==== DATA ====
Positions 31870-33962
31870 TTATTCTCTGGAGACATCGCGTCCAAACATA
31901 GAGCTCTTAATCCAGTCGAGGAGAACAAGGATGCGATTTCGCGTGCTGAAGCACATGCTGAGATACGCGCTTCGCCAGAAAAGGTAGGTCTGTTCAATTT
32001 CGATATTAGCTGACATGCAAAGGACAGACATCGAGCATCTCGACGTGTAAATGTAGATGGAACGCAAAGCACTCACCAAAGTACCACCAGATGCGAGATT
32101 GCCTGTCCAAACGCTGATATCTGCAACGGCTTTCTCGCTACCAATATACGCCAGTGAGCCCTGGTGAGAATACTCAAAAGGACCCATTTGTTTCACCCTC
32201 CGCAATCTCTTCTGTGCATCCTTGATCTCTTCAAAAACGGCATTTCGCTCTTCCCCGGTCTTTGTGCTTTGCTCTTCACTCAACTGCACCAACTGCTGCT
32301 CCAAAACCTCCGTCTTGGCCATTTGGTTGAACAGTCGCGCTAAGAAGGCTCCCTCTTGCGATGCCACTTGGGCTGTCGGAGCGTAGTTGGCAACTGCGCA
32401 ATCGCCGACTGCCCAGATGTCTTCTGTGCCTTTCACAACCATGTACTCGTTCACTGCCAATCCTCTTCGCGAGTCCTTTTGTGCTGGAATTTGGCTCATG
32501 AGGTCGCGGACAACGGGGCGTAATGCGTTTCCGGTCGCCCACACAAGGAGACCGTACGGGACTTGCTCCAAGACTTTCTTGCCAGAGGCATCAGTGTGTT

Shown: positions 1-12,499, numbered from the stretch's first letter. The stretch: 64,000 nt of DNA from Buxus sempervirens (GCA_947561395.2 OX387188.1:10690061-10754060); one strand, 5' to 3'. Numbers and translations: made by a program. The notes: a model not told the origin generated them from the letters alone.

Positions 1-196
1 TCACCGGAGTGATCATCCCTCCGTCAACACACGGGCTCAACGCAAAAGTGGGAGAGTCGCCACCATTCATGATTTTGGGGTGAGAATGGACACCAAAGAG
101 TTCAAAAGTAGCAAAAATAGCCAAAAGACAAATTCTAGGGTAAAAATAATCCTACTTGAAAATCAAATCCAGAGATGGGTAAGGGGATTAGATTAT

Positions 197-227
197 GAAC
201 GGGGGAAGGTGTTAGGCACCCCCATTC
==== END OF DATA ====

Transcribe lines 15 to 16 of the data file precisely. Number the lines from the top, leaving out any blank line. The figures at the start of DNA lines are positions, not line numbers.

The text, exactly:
197 GAAC
201 GGGGGAAGGTGTTAGGCACCCCCATTC